Indeed a BBC journalist went into Gaddafi ‘s former spy headquarters and found English descriptions of Internet spying operations that had been conducted. Examples in English showed capabilities such as recording a target’s communications and social networks, and even searching in the past for newly identified targets. Another showed off the possibility to locate any person owning a cell phone in the country, even in idle mode, with an accuracy around 200 feet and an option down to 30 feet resolution. All of the people’s positions could be archived in the central database for further analysis. But such digital arms sellers do not like to use the word ‘people’ and instead use words like ‘targets.’ Despite posters being in English, the electronic surveillance and interception system, named “Eagle,” was sold to Gaddafi’s political police by French company Amesys and covertly operated by French Intelligence. (#OpBullAmesys)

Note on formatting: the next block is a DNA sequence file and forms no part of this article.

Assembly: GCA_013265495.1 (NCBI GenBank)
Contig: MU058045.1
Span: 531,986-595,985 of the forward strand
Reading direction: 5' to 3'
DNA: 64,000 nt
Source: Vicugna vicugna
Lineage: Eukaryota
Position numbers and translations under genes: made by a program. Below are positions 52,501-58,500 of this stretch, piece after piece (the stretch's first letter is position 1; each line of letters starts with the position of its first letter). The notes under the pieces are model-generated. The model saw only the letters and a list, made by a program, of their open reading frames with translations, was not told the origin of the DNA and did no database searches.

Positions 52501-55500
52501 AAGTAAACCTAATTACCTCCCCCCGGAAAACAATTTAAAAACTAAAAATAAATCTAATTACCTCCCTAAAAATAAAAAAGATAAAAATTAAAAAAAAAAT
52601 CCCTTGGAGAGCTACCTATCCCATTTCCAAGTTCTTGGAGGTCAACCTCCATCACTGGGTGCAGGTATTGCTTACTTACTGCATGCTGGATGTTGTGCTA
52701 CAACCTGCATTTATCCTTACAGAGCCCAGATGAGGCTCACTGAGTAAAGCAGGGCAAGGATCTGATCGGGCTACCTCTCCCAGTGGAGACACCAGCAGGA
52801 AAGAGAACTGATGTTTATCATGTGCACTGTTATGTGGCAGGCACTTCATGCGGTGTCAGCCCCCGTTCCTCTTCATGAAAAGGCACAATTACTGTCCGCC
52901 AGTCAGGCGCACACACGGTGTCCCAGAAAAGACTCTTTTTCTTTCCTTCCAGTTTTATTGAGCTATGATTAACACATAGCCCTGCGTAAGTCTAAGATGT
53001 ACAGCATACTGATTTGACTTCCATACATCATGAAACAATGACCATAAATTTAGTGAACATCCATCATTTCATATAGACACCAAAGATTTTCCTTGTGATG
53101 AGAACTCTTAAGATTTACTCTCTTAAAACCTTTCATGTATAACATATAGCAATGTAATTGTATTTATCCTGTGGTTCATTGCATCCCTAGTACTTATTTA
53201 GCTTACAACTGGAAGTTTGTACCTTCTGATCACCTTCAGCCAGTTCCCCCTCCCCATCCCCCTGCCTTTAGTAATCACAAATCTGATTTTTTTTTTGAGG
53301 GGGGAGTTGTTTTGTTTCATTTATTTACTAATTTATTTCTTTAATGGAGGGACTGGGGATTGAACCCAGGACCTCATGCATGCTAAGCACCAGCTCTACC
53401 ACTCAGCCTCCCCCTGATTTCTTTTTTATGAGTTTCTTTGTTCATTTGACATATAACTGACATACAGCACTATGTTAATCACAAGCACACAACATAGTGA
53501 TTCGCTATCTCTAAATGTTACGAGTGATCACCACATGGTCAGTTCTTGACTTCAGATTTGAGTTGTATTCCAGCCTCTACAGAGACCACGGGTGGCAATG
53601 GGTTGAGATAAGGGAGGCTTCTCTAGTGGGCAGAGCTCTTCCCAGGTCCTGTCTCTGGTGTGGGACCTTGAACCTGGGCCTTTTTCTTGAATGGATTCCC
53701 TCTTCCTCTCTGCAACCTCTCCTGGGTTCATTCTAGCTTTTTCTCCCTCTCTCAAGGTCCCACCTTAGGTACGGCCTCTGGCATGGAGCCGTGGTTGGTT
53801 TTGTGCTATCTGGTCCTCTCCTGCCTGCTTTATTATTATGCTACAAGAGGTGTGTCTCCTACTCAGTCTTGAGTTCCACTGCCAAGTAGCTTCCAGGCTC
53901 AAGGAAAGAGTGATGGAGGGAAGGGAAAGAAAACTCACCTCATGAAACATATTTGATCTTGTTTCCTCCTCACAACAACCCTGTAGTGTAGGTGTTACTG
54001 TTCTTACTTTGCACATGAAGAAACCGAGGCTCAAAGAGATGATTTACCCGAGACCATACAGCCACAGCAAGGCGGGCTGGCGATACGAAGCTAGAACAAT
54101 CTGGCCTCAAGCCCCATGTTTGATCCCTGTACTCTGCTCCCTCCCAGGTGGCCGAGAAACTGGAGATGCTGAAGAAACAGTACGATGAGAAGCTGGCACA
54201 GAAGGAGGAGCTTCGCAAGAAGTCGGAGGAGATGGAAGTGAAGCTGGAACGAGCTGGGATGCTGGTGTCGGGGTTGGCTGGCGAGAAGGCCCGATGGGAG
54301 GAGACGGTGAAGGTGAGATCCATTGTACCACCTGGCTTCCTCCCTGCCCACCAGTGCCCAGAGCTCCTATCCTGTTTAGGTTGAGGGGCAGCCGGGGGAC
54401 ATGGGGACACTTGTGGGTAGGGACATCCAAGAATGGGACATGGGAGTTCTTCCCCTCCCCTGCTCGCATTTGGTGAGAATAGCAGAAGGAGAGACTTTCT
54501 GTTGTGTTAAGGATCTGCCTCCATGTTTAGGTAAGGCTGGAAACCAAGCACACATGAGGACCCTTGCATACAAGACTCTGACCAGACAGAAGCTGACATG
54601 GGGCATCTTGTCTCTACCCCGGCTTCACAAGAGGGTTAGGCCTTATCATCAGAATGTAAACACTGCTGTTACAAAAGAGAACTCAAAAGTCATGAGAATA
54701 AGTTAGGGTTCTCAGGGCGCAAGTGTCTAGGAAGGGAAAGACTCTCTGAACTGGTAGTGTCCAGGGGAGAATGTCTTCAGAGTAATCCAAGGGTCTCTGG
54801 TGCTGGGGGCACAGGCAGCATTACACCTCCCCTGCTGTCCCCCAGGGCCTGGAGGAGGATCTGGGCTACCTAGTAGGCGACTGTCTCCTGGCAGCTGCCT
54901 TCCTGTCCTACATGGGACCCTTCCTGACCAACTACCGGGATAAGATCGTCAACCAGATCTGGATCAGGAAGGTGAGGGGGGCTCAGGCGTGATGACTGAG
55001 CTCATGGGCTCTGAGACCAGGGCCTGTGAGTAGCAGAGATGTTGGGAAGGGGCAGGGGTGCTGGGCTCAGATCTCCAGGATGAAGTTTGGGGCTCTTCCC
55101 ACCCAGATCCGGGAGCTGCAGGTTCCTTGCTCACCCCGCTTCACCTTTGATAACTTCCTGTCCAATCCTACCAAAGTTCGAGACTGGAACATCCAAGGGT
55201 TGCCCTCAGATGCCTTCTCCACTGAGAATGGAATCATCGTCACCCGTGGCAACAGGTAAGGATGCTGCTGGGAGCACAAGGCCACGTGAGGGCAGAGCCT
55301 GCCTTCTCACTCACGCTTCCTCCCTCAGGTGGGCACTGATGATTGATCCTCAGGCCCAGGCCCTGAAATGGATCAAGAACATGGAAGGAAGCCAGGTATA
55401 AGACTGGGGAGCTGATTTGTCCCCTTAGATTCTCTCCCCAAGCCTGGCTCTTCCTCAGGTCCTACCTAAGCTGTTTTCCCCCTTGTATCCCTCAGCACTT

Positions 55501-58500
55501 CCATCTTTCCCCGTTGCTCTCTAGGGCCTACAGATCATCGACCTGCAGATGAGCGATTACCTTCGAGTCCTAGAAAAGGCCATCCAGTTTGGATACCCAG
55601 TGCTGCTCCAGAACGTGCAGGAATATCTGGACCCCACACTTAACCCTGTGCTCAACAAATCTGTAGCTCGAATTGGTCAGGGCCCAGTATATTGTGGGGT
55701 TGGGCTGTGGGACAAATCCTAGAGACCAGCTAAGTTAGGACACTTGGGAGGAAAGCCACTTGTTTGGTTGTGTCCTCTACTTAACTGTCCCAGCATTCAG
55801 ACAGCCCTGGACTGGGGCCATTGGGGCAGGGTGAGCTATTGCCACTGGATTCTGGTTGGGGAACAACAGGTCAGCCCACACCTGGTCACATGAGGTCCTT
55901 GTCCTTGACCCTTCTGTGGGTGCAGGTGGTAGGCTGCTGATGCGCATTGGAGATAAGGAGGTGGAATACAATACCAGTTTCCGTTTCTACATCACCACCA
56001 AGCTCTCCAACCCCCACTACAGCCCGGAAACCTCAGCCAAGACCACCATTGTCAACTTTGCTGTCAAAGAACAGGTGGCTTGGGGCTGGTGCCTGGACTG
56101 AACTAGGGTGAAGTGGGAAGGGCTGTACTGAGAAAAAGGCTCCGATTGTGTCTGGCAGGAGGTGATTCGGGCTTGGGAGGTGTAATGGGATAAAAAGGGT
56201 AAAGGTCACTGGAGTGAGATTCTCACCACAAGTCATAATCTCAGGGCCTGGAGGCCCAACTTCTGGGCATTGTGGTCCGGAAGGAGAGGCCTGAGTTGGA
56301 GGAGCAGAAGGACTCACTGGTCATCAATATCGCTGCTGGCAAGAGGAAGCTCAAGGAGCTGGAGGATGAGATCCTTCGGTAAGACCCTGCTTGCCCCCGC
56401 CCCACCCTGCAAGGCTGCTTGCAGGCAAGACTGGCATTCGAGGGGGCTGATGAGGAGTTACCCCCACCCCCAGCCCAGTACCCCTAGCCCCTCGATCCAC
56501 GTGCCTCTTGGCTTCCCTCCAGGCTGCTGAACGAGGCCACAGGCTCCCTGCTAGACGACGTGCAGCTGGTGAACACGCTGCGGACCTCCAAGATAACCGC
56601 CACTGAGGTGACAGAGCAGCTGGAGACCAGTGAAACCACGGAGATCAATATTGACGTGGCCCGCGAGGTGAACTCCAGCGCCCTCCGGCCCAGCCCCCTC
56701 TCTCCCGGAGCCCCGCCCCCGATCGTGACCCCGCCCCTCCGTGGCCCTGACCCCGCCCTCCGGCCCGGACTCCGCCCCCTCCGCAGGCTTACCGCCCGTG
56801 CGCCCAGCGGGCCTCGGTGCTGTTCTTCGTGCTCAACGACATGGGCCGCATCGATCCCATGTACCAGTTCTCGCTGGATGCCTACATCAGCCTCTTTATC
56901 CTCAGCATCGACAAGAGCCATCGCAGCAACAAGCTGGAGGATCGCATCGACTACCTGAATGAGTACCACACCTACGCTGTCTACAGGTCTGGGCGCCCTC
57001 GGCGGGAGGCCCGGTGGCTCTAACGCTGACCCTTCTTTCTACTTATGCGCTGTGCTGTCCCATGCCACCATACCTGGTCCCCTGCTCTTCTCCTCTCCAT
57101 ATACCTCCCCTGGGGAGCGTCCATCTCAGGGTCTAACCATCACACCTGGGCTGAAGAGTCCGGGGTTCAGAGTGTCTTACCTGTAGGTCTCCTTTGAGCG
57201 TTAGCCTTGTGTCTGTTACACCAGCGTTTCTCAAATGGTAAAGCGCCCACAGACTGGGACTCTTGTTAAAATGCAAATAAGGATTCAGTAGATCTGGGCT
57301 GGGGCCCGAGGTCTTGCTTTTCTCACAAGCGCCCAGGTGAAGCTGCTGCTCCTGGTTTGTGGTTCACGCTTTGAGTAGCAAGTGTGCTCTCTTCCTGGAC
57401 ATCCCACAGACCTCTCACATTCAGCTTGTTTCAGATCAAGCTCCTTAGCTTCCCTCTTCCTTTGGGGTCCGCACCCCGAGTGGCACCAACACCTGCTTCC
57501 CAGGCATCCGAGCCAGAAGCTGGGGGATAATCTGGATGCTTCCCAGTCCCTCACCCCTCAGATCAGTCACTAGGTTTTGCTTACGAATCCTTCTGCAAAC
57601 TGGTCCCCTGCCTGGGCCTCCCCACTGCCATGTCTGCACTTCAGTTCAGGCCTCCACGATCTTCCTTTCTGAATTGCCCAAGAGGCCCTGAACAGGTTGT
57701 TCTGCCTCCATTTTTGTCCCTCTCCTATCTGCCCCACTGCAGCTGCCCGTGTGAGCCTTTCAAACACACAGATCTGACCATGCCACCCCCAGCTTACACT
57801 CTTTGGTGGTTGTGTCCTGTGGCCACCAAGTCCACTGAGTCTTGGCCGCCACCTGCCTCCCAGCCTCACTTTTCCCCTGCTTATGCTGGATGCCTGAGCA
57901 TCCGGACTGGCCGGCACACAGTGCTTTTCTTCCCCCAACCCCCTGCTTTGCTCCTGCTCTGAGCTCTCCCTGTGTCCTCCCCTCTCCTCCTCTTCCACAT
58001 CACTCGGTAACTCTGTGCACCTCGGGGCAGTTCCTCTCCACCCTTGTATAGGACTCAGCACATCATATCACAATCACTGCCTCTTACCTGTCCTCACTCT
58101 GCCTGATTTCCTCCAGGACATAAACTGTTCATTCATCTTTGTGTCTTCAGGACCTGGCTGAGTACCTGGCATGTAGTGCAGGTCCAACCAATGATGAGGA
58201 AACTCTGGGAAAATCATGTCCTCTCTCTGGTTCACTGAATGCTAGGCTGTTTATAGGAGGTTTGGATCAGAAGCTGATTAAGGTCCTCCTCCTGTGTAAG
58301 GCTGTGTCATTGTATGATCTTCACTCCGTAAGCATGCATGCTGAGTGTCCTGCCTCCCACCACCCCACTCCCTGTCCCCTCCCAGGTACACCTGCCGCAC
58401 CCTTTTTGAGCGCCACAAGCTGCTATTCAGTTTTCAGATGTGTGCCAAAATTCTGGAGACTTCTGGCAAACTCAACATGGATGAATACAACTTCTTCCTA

One Amesys’ Eagle program technician agreed to a ‘secret’ interview, but first he removed the battery and SIM card from his cell phone because he knows only too well that he could be wiretapped/eavesdropped even with his phone off. The tech admitted that to sell or install such surveillance systems, you must leave ethics behind.

In an interview about Amesys’ Eagle program with “Bruno Samtmann – Business Manager, AMESYS,” Moreira bluntly pointed out that due to the Amesys technology sold to a dictator, people were beaten, tortured and killed. Samtmann denied it, “It’s clearly function creep.” He claimed Amesy worked within ‘a very diplomatic and legal framework with Libya.’ He added, “Mr. Moreira, what actions could I take since I don’t operate the product. I’m not behind the screens. I don’t build queries.”